Parental placement requests

MS & LS -v- Wakefield County Council [2021] UKUT 0316 (AAC) considered whether the provision currently being provided by a school is relevant when determining whether it can make the provision identified in a child’s EHCP. It also looked at the extent to which expert witnesses can provide evidence outside of their professional remit.  

S, a boy aged 11, held an EHCP and attended an independent school (‘A’ School), which was funded by his parents. The local authority named a maintained secondary school (‘O’ School) in Section I of his EHCP rather than ‘A’ School and his parents therefore appealed to the FTT.  The FTT dismissed the appeal, naming ‘O’ School in S’s EHCP. His parents appealed to the UT. 

The appeal to the UT consisted of 5 main grounds, however, the crux of the parents’ argument was that the FTT gave inadequate reasoning.  In particular, the parents argued that the FTT had erred in law when it had determined that ‘A’ School was not capable of making the provision required in S’s EHCP and it was therefore not suitable to name in the EHCP. S’s parents also argued that the FTT was wrong to give little weight to the evidence of a speech and language therapist, who appeared as a witness on the basis for the parents, that her views as to the suitability/appropriateness of ‘A’ School were outside of her speech and language specialism.

In respect of the suitability point, the UT noted that the FTT had found ‘A’ School to be unsuitable on the basis that the school was not delivering the provision identified to be required in S’s EHCP and that he was isolated.  S’s parents had not asked the FTT to consider whether ‘A’ School could make the necessary provision in the event that it was found it wasn’t making the provision.  The UT’s finding was specific to the facts of this case but it makes clear the need for parties to ensure that, if a school attended by a child is not currently making the required provision, it can demonstrate that it is able to do so.

The UT disagreed with the suggestion that the FTT did not give great enough weight to the speech and language therapist’s evidence and found that the if the reasons as set out by the FTT were read as a whole, all of her evidence was considered[8]. The UT agreed that a speech and language therapist may be able to give evidence beyond the direct provision of speech and language therapy where there is a link between a child’s language needs and the relevant placement.  It went further to suggest that, had the FTT rejected her wider communication-related evidence relating to placement suitability just because of her profession, it would have found the FTT had erred in law[9].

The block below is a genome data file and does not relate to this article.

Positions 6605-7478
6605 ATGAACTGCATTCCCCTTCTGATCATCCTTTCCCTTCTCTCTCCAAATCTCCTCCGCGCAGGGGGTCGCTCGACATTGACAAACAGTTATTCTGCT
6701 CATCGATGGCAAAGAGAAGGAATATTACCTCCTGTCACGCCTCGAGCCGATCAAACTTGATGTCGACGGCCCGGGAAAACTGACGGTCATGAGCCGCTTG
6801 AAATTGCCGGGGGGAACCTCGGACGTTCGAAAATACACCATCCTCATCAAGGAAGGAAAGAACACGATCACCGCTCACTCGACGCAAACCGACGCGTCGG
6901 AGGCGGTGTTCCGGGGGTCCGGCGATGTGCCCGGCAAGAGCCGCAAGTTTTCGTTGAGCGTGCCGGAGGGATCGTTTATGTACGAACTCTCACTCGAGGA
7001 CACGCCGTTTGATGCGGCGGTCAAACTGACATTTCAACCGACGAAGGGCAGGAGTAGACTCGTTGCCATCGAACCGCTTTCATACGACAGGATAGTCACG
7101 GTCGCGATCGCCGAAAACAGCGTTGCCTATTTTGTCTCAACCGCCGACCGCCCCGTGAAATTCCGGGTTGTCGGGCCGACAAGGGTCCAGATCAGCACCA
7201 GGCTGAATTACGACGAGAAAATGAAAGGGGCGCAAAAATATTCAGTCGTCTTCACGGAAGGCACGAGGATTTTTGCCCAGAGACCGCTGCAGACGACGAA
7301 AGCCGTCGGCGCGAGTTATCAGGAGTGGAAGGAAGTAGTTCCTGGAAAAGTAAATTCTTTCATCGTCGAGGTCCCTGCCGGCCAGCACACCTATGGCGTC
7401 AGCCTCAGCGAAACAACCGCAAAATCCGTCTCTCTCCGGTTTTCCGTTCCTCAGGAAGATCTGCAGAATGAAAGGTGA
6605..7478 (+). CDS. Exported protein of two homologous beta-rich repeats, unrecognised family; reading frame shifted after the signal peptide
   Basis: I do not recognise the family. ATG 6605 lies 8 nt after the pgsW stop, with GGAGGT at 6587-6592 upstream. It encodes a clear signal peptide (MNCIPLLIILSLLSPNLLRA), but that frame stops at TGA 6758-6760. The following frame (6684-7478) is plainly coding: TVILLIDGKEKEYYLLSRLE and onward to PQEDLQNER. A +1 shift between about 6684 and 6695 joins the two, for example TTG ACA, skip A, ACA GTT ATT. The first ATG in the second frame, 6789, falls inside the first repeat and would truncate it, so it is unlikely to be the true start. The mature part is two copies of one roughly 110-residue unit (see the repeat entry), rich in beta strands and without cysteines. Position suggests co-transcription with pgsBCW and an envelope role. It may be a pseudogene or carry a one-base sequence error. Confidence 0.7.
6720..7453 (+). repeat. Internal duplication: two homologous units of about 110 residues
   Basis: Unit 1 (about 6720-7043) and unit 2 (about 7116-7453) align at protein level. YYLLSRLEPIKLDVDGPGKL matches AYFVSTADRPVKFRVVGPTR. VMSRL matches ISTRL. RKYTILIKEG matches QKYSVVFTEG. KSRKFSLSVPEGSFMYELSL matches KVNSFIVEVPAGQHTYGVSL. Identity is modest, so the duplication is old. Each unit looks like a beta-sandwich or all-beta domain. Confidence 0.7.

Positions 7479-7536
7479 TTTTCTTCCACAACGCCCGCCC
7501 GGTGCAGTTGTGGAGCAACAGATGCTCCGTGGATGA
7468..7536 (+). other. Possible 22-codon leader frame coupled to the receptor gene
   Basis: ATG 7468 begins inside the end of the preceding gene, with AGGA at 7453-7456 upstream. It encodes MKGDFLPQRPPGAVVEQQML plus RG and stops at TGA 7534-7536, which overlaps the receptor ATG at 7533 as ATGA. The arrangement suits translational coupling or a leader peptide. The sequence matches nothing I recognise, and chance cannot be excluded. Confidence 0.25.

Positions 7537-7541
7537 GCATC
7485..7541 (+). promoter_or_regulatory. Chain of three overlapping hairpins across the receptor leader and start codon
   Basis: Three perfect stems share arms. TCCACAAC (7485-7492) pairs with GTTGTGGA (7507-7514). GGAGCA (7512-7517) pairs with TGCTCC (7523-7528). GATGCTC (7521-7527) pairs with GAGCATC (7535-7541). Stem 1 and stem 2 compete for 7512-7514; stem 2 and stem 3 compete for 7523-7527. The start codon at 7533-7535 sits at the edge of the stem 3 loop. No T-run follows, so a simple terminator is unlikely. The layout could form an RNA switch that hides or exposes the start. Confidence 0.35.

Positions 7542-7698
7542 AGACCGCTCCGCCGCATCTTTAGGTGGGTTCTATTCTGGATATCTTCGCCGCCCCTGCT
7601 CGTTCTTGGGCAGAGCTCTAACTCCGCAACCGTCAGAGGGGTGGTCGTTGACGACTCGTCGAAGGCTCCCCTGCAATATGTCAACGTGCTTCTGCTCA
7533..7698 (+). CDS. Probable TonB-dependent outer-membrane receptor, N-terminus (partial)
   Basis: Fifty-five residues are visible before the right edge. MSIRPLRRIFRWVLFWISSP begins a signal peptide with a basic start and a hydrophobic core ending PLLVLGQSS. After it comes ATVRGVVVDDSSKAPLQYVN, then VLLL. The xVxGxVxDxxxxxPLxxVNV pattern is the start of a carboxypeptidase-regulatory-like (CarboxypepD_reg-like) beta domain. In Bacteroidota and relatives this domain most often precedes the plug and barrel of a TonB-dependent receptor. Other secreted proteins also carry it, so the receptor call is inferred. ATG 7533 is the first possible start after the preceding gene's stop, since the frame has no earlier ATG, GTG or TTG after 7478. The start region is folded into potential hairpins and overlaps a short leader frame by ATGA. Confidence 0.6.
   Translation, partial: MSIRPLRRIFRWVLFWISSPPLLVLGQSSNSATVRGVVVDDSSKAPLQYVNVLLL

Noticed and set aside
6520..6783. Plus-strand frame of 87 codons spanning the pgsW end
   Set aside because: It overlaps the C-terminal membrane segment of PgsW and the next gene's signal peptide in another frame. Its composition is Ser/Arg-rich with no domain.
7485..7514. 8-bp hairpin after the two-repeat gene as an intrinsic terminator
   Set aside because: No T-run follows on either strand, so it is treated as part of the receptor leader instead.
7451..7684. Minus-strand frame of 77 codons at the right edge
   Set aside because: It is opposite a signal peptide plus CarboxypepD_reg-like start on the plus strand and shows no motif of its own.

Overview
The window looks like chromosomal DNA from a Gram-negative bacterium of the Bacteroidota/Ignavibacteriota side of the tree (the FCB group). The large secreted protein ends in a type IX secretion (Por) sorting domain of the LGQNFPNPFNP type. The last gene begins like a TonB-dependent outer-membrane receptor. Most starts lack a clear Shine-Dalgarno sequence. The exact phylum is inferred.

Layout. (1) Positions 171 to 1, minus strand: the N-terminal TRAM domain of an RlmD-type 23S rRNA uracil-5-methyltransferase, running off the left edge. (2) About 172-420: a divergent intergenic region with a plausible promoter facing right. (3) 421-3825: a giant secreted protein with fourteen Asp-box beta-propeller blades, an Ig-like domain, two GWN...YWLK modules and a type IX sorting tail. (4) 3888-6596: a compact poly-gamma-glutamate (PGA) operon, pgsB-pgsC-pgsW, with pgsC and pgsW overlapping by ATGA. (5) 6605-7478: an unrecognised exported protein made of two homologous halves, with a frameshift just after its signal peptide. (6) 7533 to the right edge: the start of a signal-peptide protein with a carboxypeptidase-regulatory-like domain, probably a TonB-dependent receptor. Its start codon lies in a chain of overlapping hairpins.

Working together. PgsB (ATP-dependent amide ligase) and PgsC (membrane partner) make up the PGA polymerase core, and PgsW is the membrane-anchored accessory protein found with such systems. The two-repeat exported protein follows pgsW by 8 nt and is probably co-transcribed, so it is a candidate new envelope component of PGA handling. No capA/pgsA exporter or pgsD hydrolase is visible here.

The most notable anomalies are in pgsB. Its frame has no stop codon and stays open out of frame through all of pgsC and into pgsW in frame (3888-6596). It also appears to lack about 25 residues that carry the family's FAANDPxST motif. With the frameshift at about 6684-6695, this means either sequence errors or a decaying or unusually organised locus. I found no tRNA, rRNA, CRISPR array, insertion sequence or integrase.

Get in touch

If you have any queries, or require any advice on issues you may be facing in the Education sector, please contact Laura Thompson.

[1] Government UK Official Statistics, Tribunal Statistics Quarterly, July to September 2021 (https://www.gov.uk/government/statistics/tribunal-statistics-quarterly-july-to-september-2021/tribunal-statistics-quarterly-july-to-september-2021), published 9 December 2021

[2] Section 46 (1), Children and Families Act 2014

[3] Paragraph 2 JL (by EA) –v- Somerset County Council [2021] UKUT 324 (AAC) (https://assets.publishing.service.gov.uk/media/61dd6088d3bf7f0548ec1361/HS_0930_2021_reasons_for_decision.pdf)

[4] Paragraph 25 JL (by EA) –v- Somerset County Council [2021] UKUT 324 (AAC) (https://assets.publishing.service.gov.uk/media/61dd6088d3bf7f0548ec1361/HS_0930_2021_reasons_for_decision.pdf)

[5]       Paragraph 2 and paragraph 15 (paragraph 2 of FTT decision), NS & RS –v- Kent County Council [2021] UKUT 311 (AAC), (https://assets.publishing.service.gov.uk/media/61d824bf8fa8f505893f1c90/HS_1520_2020-00.pdf)

[6] Paragraph 140, NS & RS –v- Kent County Council [2021] UKUT 311 (AAC), (https://assets.publishing.service.gov.uk/media/61d824bf8fa8f505893f1c90/HS_1520_2020-00.pdf)

[7]ibid

[8] Paragraph 80, MS & LS –v- Wakefield Council [2021] UKUT 316 (AAC), (https://assets.publishing.service.gov.uk/media/61d84c75d3bf7f0540d10bcd/HS-1597-2019.pdf)

[9] Paragraph 81, MS & LS –v- Wakefield Council [2021] UKUT 316 (AAC), (https://assets.publishing.service.gov.uk/media/61d84c75d3bf7f0540d10bcd/HS-1597-2019.pdf)